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Syphilis is on the rise, what you should know

Syphilis (Photo Source: CDC.GOV)

When it comes to sexually transmitted diseases, Syphilis was once thought of as being in decline. However, recent information released by the Centers for Disease Control (CDC) has shown that the disease is once more on the rise. There are four stages of syphilis and each stage has a different set of symptoms:

Stage 1- Primary Stage

A usually painless sore called a chancre develops at the site where the infection entered the body. The sore can develop 10-90 days after exposure.

In men, the chancre usually but not always appears on the penis. The sore is often painless. In women, chancres can develop on the outer genitals or on the inner part of the vagina. A chancre may go unnoticed if it occurs inside the vagina or at the opening to the uterus (cervix). The sores are usually painless and are not easily seen.
Swelling of the lymph nodes may occur near the area of the chancre. The sore lasts about 9-6 weeks and will leave a small scar when healed. However, the person is still infected.

Stage 2 -Secondary Stage

A rash often develops over the body and commonly includes the palms of the hands and the soles of the feet. The rash usually consists of reddish brown, small, solid, flat or raised skin sores that are less than 2 cm across. But the rash may look like other more common skin problems

Small, open sores may be present on mucous membranes. The sores may contain pus. Moist sores that look like warts (called condyloma lata) may be present. In people of color, the sores may be a lighter color than the surrounding skin. The rash usually heals within two months on its own without scarring. The rash indicates the person is highly infectious and the disease has spread through the body. Because of this, a person may experience:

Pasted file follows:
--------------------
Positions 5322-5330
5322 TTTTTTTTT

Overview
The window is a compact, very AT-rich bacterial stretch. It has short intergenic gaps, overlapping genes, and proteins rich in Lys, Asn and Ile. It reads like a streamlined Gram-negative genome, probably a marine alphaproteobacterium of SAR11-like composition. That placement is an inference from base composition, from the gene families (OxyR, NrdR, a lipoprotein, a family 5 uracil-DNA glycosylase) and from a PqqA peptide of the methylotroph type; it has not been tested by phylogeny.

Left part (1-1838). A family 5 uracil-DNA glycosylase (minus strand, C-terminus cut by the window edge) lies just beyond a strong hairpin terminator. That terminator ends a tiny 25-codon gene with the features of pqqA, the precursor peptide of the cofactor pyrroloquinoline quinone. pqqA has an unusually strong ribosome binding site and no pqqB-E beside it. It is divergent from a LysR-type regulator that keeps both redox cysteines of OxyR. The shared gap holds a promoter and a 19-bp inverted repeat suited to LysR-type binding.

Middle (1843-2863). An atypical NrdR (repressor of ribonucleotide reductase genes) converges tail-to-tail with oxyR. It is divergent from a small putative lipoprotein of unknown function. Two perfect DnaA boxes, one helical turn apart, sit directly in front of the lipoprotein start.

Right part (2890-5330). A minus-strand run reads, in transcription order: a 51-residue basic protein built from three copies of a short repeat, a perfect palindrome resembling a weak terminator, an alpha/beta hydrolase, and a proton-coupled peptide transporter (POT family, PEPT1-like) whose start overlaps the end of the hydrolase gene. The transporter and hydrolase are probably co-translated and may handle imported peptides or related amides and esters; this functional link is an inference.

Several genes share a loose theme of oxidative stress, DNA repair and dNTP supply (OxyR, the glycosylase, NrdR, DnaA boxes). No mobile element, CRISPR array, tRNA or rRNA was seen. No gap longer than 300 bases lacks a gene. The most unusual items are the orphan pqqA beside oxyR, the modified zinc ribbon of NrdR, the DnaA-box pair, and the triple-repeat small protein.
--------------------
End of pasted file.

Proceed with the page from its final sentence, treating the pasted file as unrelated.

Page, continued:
• A fever of usually less than 101°F (38.3°C).
  • A sore throat.
  • A vague feeling of weakness or discomfort throughout the body.
  • Weight loss.
  • Patchy hair loss, especially in the eyebrows, eyelashes, and scalp hair.
  • Swelling of the lymph nodes.

Nervous system symptoms of secondary syphilis, which can include neck stiffness, headaches, irritability, paralysis, unequal reflexes, and irregular pupils. If untreated, an infected person will progress to the latent (hidden) stage of syphilis. The latent stage is defined as the year after a person becomes infected. After the secondary-stage rash goes away, the person will not have any symptoms for a time. The latent period may be as brief as 1 year or range from 5 to 20 years.

Stage 3- Tertiary Stage

This is the most destructive and painful stage of the disease. It can occur one year after a person has been infected or at any point in a person’s life when the disease is left untreated. During this stage a person may suffer serious blood vessel and heart problems, mental disorders, blindness, nerve system problems, and even death.  Complications include:

  • Gummata, which are large sores inside the body or on the skin.
  • Cardiovascular syphilis, which affects the heart and blood vessels.
  • Neurosyphilis, which affects the nervous system.

Congenital syphilis

Congenital syphilis refers to syphilis passed from a mother to her baby during pregnancy or during labor and delivery. The symptoms include:

  • A highly contagious watery discharge from the nose.
  • Painful inflammation.
  • Contagious rash that frequently appears over the palms of the hands and soles of the feet.
  • Reduced red blood cells in the blood (anemia).
  • Enlarged liver and spleen.
  • Swelling of the lymph nodes.
  • Failure to grow and develop normally (failure to thrive).

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